Bamboo Planting, Bamboo Forest Management and Removal
RHSA offers support to anyone interested in growing, harvesting, and managing bamboo safely and sustainably. We are also able to map existing bamboo forests using GPS technology and assist clients in species identification. Finally, we are able to use the data to model the best solution for our client’s needs.
As there are many uses across the bamboo species, we offer advice to landscapers and growers of bamboo.
Bamboo Consultants and Specialist Contractors
We offer design and build services for the most popular uses of bamboo, including pergolas, screens, fences and cladding. It is also possible to execute a variety of interior designs or non-habitable structures using bamboo, as the material is strong and comes in many shapes and sizes. How do you think bamboo can help with your project?
Skills Development Workshops
RHSA offers a skills development workshop consisting of a theoretical and practical component. Over the course of several days, participants will learn about the bamboo plant as well as get hands-on with bamboo application in craft and construction.
Architectural Design and Heritage Conservation
Our work over the past 10 years has been focused around heritage and conservation, education, community places and landscaping. We offer a Professional full or partial Architectural Service through SACAP registered Architects. We also offer consulting services to other Architectural firms.
- Specialist as-built building plans (surveys)
- Building design
- CSEB walls, dome, vault and arch design consultants
- Construction documentation
- 3D-modeling and rendering
- Furniture and fitting design and installation
Yes, most of it. Bamboo is a versatile material and has many building applications. However it is not a silver bullet, and care needs to be taken to protect bamboo from water, particularly at the base of a structure. As such, we recommend using bamboo for frame structures, roofing, screening and cladding. Check out our construction guide for ideas and techniques.
Also in colder areas where thermal mass is critical, wall construction should ideally be from a high density material which can store and radiate heat for long periods of time.
Only if you plant an invasive running species. If you want bamboo, make sure you are planting a clumping species, which has a rhizomic (root) structure which does not spread indiscriminately. Please call us if you need advice on species and propagation. Or, check out our growing guide for extra tips.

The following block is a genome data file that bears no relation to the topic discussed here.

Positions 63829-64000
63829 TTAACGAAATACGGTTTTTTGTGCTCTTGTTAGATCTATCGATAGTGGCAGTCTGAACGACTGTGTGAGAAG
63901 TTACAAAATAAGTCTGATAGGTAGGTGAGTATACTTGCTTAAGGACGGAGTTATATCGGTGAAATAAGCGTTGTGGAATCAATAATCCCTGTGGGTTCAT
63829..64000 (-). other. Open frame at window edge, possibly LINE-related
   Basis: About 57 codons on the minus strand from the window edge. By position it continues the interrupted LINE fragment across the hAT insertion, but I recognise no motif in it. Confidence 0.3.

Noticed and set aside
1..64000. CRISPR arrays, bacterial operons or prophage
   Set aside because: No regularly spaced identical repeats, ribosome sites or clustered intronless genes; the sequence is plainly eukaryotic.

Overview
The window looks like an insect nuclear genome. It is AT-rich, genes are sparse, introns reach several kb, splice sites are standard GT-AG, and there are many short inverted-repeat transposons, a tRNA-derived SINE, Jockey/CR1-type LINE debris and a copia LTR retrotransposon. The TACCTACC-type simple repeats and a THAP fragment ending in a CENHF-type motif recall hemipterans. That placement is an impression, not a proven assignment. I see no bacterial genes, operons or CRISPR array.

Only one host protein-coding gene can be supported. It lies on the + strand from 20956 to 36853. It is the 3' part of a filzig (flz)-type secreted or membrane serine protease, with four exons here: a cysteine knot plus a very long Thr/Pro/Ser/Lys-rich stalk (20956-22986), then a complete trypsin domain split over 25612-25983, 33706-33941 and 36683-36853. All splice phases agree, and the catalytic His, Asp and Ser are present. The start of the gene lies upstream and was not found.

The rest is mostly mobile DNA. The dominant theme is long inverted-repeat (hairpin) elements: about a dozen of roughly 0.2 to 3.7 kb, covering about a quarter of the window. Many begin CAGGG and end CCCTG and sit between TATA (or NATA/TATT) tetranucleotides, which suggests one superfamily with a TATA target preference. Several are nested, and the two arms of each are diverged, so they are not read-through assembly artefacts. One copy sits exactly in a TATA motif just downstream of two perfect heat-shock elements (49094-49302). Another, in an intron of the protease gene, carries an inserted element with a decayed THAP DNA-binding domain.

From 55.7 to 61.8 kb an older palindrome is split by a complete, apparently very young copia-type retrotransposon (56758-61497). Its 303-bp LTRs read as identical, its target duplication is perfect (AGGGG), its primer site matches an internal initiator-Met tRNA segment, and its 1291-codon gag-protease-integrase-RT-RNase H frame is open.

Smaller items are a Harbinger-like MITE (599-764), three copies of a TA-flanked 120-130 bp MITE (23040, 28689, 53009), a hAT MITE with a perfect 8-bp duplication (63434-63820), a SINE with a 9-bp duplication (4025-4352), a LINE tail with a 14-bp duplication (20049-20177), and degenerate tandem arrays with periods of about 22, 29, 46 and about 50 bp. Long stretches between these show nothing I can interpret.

Sadly, with immense difficulty. This is because underground rhizomes (roots) can travel up to 30m from the previous growth cluster, making it very difficult to see the extent of the spread, and also to remove the plant. Check out our growing guide for extra tips!
Absolutely yes. Earth building is one of the oldest building traditions of human-kind. Earth buildings perform exceptionally well thermally, and can last 100s of years if built correctly. There are numerous techniques for building with earth, the most popular being: Rammed earth, Compressed Stabilized Earth Blocks (CSEB), earth-bag building and wattle and daub. Each technique has its pros and cons. Interestingly, it is possible to build sound, long lasting structures like arches, vaults and domes, from CSEB. Similarly, sand-bag construction is suited for domed structures.
Earth building is a resource and labour intensive material to work with, the costs of labour generally being worth more than the raw material itself. The process of building with earth demands an in-depth analysis of the soil type to be used, which will help determine which earth-building technique is best suited. Also, quarrying the material needs to be considered within the greater context, and integrated into water management systems, or landscaping. We do not advocate the indiscriminate mining of soil as this results in unnecessary environmental degradation.
Our latest CSEB building is Albini church in Ntshongweni, KwaZulu Natal. RHSA were the CSEB consultants on this heritage project, which saw the tripling the capacity of an old stone church.
Yes and no. Logistics (driving from A-B), mass production (replication) and automation determine the price of a thing. Skilled labour is also a big cost factor. It is usually best to pick your technology and materials based on what is available locally.
“Alternative” materials can only be cheaper if the material processing is part of a larger co-originated scheme. Growing the material where you plan to use it results in a logistical cost saving. We specialize in setting up bamboo growing and treatment facilities.
Similarly, “mining” a nearby site for earth or stone needs to be done in a responsible manner. We offer a spatial and resource management focused master planning service which maps out project developments (landscaping, building, services) over a period of time.
Definitely not, unless you are an artisan or builder already, then maybe.
We are based in Durban KwaZulu Natal, and we work mainly in the greater eThekwini and Msundizi areas, as well as the North and South coasts of KZN.